The BMW 6 Series Gran Turismo arrived in India in 2018, and if you exclude 2020 from all estimates due to the pandemic, it feels like we just rode it on our favorite mountain roads outside of Mumbai. Although, in case you forgot, the 5 GT was replaced by the 6 GT, which is a wider and roomier car thanks to the fact that it shares its platform and wheelbase with the regular wheelbase 7 Series (which never came to India).
It also comes in a four-door coupe version, which, while not the most svelte, pits the 6 GT against Mercedes-Benz CLS-Class models. However, its weight, as well as the amount of room and comfort in the back, are factors to remember for those considering purchasing an E-Class long-wheelbase in India. The E-Class, meanwhile, has recently been revamped.
The 6 GT, like its competitor, has opted for a more angular style. BMW, on the other hand, normally means it when they say sharp. Although, as this is a facelift, the nose is now much sleeker than before, despite the fact that the lines of the bodywork or the profile of the vehicle remain largely untouched. The grille has been redesigned to be more angular and proportionate, and the headlamps have been updated with new styling.
BMW replaced the signature Corona Rings in their headlights with what seemed like two hooks until #corona became the most feared keyword, and those have now been replaced with L-shaped DRLs. In my experience, it resembles a Jaguar XF. The M Sport trim has blue details in the headlights, indicating that these are fitted with BMW’s cutting-edge laser lights. They perform admirably, and the lighting is so fine that BMW was able to do away with fog lamps in the bumper. That’s also why the laser lights aren’t available as an alternative on trims that don’t come with them as normal.
As a result of the lack of traditional fog lights, the bumpers feature more edgy cuts and creases, giving the car a cleaner, low-slung, more leaning forward posture. The 6 GT is unquestionably more dangerous than a crouching cat. BMW has also introduced new tyre options that complement the car’s sporty appearance, and the M Sport trim level adds still more sportiness with the option of 20-inch wheels and blue or red brake callipers.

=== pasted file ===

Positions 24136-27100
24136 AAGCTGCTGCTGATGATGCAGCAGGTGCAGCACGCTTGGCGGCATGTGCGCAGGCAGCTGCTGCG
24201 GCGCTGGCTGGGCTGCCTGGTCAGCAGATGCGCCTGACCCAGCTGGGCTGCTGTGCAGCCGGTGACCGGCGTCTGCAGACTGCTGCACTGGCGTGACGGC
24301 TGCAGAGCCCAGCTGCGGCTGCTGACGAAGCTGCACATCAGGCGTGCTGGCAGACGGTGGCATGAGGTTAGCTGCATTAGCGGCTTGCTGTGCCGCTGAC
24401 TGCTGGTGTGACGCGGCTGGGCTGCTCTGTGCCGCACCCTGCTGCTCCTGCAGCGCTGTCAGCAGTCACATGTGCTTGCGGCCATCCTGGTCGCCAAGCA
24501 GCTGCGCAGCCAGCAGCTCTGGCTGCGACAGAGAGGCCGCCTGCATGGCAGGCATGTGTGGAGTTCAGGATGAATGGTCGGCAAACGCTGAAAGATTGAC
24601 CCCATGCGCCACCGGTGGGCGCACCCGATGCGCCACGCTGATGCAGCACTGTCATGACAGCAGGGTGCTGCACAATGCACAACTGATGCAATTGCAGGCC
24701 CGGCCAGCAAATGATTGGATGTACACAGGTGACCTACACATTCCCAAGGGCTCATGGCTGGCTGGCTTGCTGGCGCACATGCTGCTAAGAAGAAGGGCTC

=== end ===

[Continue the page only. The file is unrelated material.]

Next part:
Cabin And Practicality
If you ask the “Hey BMW” assistant if she wants to go to the gym, she’ll respond in the same way I do when people say things along those lines. However, she can now respond to new orders, such as those to operate the windshield, change driving modes, or locate your favourite radio station. Just the top-of-the-line 630d M Sport gets motion controls for music and telephony. The same goes with the heads-up camera.
Otherwise, the cabin is pretty much the same as before, which means it will greet you with sleek carpet lighting that matches the ambient lighting; it will be easy to get in and out of amid the coupé-like roofline; it will be roomy in the front and back, and it will have well-appointed upholstery and fabrics.
It fights the E-Class with reclining rear seats, albeit to a lesser extent than before. The four-zone climate control setup is completed by headrest pillows, a generously sized centre armrest, manually controlled window blinds, and A/C vents in the centre as well as on the B-pillar. The M Sport trims now have a range of entertainment screens on either side, which are now standard.
Driving Dynamics And Performance
For a short distance, I had someone ferry me in the back seat, and the ride quality is equal to most new German vehicles. Just the harsher road joints are felt inside the cabin, which is very plush. It’s very soft for a BMW, but that’s just in Comfort+ mode, which softens the damping on all four corners’ air springs.
If you like the taut dynamics of a BMW, choose the Sport or Sport+ modes, and the GT can deliver with sharp turn-ins and rear-wheel-drive agility. For our needs, I discovered that the Adaptive mode is the best option. Both of these modes, as you’d imagine, change steering and powertrain responses, and considering its height, the 6 GT is still a blast to drive.
The 2.0l four-cylinder turbo-petrol engine in the 630i has been BSVI compliant since day one, but it remains largely unchanged in the new model. The strength and torque numbers haven’t improved, and our 0-100kmph time of 6.5 seconds is inside the previous range.
Its 400Nm output is evenly distributed across the rev range, so you’ll never be short on fuel. When combined with the sleek ZF transmission, you’ll rarely need to take manual control of the gearbox. And at triple-digit speeds, the powertrain is quiet, and the 6 GT likes to eat up miles, as its name suggests.
If you can’t decide between the back seat and the driver’s seat, the 6 GT is the vehicle for you. It has a split personality, which is one of the car’s biggest selling points. It’s also reasonably priced, comes with a variety of engine choices, and fulfills the pledge of becoming a grand tourer in the BMW tradition of prioritizing driving enjoyment above everything else.